A super-rich well produces, on average, nearly four times the amount of condensate of a typical wet Marcellus well.

Fifteen gross wells (14.6 net) were brought online in the super-rich, wet gas area during the fourth quarter. Initial, 24-hr production rates averaged 2,160 boe/d gross (1,738 boe/d net) with 67% of production composed of liquids. Walker expects the extended laterals and increased completion stages will result in an average estimated ultimate recovery factor of 2.05 million boe/well in this area.

Range also is optimizing drilling and completion in the dry gas area of its southwest Pennsylvania leasehold. Plans call for increasing the average lateral length of wells drilled in this area to 5,200 ft and utilizing 26 stage completions in 2014, an increase from 2,950 ft laterals with 14 stages in 2013. This is expected to result in an average EUR of 13.4 bcf/well.

In total, Range brought 28 net Marcellus wells online in southwest Pennsylvania during the fourth quarter and turned 10 net wells to sales in northeast Pennsylvania.

Range is also experimenting with tighter well spacing at two pilot projects with encouraging results.

The company has so-far completed two, 500-ft spaced pilot projects in the super-rich and wet gas areas of the Marcellus shale in Washington County, Pa. The wells, which have been online for 3½ years, are spaced 500 ft apart and yielding EURs that are about 80% of the EURs for wells spaced 1,000 ft apart.

Assuming full-scale development, Range figures tighter well spacing could add 12-15 bcfe of resource potential to its holdings in the super-rich and wet gas areas of the Marcellus.

The company plans to continue improving the efficiency of its Marcellus operations, Walker said, through initiatives that include better completion designs, longer laterals, closer spaced laterals, and drilling into multiple reservoirs from the same pad site.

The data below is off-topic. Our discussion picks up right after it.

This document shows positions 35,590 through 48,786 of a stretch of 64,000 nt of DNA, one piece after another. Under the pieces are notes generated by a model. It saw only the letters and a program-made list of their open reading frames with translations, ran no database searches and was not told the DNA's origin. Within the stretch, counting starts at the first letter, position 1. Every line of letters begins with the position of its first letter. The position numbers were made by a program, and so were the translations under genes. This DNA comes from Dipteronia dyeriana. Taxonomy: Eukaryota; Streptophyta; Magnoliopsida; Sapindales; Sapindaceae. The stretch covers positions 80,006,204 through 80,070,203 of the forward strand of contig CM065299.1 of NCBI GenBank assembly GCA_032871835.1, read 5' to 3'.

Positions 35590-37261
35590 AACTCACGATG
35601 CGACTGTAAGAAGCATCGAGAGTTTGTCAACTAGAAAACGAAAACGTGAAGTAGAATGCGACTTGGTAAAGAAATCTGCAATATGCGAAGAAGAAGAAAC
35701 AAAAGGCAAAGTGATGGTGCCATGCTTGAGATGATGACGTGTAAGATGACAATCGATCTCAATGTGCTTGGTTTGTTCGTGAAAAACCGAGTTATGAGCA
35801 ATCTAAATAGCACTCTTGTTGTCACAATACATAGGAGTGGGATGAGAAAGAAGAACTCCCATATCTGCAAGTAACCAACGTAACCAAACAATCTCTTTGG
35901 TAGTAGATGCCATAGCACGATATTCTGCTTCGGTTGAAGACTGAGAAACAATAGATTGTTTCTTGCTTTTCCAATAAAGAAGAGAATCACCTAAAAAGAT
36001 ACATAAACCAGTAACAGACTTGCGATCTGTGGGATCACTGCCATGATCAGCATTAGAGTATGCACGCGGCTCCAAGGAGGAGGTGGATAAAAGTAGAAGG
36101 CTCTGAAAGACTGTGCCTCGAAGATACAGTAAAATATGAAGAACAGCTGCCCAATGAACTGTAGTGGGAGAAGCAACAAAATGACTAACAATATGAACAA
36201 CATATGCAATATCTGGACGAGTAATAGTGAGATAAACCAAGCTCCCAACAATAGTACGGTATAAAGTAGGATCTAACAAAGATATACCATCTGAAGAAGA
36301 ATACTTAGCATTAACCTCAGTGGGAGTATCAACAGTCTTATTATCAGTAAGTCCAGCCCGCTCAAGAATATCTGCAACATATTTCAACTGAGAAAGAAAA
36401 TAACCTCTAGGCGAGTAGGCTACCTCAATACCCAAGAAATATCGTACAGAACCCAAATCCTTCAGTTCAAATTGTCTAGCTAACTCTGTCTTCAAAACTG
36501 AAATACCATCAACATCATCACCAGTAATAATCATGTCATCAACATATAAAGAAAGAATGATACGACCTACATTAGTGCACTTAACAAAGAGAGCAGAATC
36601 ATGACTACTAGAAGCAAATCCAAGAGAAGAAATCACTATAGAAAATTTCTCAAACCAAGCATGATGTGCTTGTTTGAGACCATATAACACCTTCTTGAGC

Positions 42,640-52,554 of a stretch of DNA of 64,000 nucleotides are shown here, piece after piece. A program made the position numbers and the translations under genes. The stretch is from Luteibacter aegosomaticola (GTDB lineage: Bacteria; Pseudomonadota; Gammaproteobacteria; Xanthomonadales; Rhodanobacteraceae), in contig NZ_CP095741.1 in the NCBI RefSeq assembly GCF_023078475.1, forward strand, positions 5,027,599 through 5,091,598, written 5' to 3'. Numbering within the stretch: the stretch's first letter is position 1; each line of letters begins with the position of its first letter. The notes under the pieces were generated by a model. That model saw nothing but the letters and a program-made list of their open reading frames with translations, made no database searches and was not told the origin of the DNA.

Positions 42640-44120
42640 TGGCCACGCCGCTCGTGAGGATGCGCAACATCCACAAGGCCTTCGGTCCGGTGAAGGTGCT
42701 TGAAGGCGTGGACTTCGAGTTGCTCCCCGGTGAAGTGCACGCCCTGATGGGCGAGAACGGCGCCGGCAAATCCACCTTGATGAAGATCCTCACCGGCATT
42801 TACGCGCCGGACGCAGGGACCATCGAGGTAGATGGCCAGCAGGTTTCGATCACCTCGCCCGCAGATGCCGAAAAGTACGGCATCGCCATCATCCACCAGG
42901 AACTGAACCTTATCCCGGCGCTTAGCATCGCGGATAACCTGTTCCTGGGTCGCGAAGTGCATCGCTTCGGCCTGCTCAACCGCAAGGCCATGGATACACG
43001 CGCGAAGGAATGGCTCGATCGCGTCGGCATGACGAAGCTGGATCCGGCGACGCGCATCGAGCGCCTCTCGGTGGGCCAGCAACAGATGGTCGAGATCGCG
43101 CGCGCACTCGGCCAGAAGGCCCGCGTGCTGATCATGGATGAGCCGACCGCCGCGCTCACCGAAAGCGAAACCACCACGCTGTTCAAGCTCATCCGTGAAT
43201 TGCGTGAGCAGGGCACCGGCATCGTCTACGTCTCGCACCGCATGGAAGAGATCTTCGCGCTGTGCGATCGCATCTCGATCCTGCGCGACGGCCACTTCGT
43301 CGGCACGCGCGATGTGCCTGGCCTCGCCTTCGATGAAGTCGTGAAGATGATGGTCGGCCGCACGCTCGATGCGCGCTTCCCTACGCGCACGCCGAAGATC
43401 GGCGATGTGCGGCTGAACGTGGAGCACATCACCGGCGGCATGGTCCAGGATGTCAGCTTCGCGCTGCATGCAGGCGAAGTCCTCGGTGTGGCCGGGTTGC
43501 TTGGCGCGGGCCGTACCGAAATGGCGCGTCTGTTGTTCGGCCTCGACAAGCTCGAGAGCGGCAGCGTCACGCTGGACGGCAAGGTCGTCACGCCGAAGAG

Testing the Utica

Range also plans to drill an exploratory test this spring that will target the Utica/Point Pleasant formation in Washington County, Pa.

Range figures 400,000 net acres of its Marcellus shale leasehold in southwest Pennsylvania is prospective for the Utica/Point Pleasant, based on gas-in-place analysis, delineation from offset activity, and other geological data.

"We have all the ingredients for a highly productive well including thickness, the right maturity, very high gas in place, exceptional rock quality, high pressure, a 3D survey, and it is at very reasonable and workable depth," Walker said.

Initial production test results are expected by yearend. Walker said the company figures the Utica/Point Pleasant formation is about 130 ft thick in the area with 10% porosity. Gas in place is expected to be as high as 140 bcf/sq mile or more.

If the test is successful, further exploration of the Utica/Point Pleasant could lead to increases in Range's proved reserve base, building on gains recorded last year. The company's proved reserves rose 26% to 8.2 tcfe at yearend 2013, and 612% of production was replaced.

"We think [the Utica/Point Pleasant formation] has the potential to be hugely economic and a great play that we can really ramp up in and develop in as the years go forward," Walker said.

Data from the US Energy Information Administration show that production from the Marcellus shale neared 14 bcfd in February 2014, up from roughly 10 bcfd in the year-earlier period.

With Marcellus producers like Range planning to increase their production further this year, those rates are likely to continue rising.